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The vote threshold for election blocs will be higher than for the parties

January 10, 2013, 11:43 UTC+3
Meanwhile, the parties not represented in parliament are ready to consolidate in blocs
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Secretary of United Russia's General Council Sergei Neverov called on Wednesday for reviving election blocs, on certain conditions. The Communist Party /KPRF/ and A Just Russia Party promptly said the proposal was a hoax, because it would enable United Russia to induct into the parliament loyal small parties. Meanwhile, the parties not represented in parliament are ready to consolidate in blocs.

The vote threshold for election blocs will be higher than for the parties, the Moskovsky Komsomolets underlines. Political analyst Yevgeny Minchenko assumes the threshold might be set at 5 percent for political parties and at 7 percent for blocs, while a newspaper source in the United Russia leadership earlier suggested a 10 percent threshold for blocs, noting that for political parties it might remain unchanged at 7-percent.

The blocs will never make the threshold; they will only siphon off votes, and the votes cast for the losing parties will be redistributed in favor of the winners, i.e. United Russia in the first place.

Large parties have already stated that they are not going to bloc with anybody, so United Russia and the All-Russia People's Front would be the main beneficiaries to gain from this norm – if they wish to officially register this inviolable bloc of United Russia and non-partisans in a "political contract."

The Kommersant reminds that Vladimir Putin, in his address to the Federal Assembly on December 12, 2012, suggested considering the issue of election blocs. He ordered his administration and the Central Election Commission to prepare by the spring a bill on transfer to the parliamentary election under the mixed majority/proportionate system. According to a Public Opinion foundation poll conducted in late December, 30 percent of respondents approved the comeback of the mixed election system, 7 percent disapproved, and 64 percent were undecided.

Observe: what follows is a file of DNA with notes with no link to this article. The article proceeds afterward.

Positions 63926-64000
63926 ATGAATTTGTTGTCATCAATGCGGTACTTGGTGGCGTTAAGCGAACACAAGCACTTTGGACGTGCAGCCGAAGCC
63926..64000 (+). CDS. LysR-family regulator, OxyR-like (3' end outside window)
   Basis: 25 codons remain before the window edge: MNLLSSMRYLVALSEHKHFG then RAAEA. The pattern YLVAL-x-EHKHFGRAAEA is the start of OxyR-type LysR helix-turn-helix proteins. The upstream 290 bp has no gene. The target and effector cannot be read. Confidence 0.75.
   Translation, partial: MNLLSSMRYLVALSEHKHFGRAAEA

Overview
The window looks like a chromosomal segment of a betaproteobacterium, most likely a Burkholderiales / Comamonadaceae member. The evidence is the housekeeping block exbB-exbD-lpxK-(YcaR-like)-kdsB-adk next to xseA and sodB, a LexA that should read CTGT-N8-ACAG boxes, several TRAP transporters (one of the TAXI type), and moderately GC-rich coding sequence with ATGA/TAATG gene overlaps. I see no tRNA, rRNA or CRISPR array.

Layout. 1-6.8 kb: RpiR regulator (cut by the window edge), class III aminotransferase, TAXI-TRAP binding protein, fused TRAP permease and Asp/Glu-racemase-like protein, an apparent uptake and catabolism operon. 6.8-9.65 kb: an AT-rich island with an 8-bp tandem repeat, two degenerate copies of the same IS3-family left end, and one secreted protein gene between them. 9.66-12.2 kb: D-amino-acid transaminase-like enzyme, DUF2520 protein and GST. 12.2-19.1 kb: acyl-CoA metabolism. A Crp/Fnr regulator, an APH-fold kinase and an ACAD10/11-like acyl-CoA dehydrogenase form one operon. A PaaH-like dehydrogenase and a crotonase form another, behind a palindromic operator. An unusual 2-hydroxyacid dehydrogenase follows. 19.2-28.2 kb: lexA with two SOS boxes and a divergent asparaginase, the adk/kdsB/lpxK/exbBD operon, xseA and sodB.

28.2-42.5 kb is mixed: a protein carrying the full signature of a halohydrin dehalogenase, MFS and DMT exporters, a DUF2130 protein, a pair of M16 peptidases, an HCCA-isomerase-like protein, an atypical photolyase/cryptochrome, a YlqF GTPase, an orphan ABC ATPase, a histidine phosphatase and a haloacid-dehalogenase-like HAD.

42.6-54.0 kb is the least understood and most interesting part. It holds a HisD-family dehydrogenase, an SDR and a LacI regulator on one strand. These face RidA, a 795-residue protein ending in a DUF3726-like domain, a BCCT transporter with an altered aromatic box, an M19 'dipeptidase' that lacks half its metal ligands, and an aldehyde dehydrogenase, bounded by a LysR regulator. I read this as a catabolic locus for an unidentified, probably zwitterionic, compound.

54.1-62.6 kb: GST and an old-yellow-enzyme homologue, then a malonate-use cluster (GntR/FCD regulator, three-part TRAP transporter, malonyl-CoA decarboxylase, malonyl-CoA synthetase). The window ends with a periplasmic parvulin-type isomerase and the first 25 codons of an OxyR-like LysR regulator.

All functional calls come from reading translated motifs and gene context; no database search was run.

"Any election bloc under the incumbent political system is United Russia's trick; as a rule, it is the Kremlin that engages in party construction," KPRF secretary for information and analytical work Sergei Obukhov explained to the newspaper, "they would create a bloc of parties similar to United Russia to have extra support. It will be something along these lines: "For Revival" or "For Prosperity" of something."

Deputy head of the A Just Russia faction at the State Duma Mikhail Yemelyanov believes that if United Russia thinks it is not powerful enough to gather 60 to 70 percent votes, it might create several blocs. It will enable it to maneuver and manipulate small factions. "The Opposition will gain little from it," Yemelyanov said.

Meanwhile, non-parliament parties are ready to consolidate in blocs. According to Right Cause leader Andrei Dunayev, everything depends on a given region, because "branch leaders are not always ready for cooperation." He said his party would not make blocs with the Communists or United Russia, but that it was ready to cooperate with other political parties.

 

 

 

 

 

 

 

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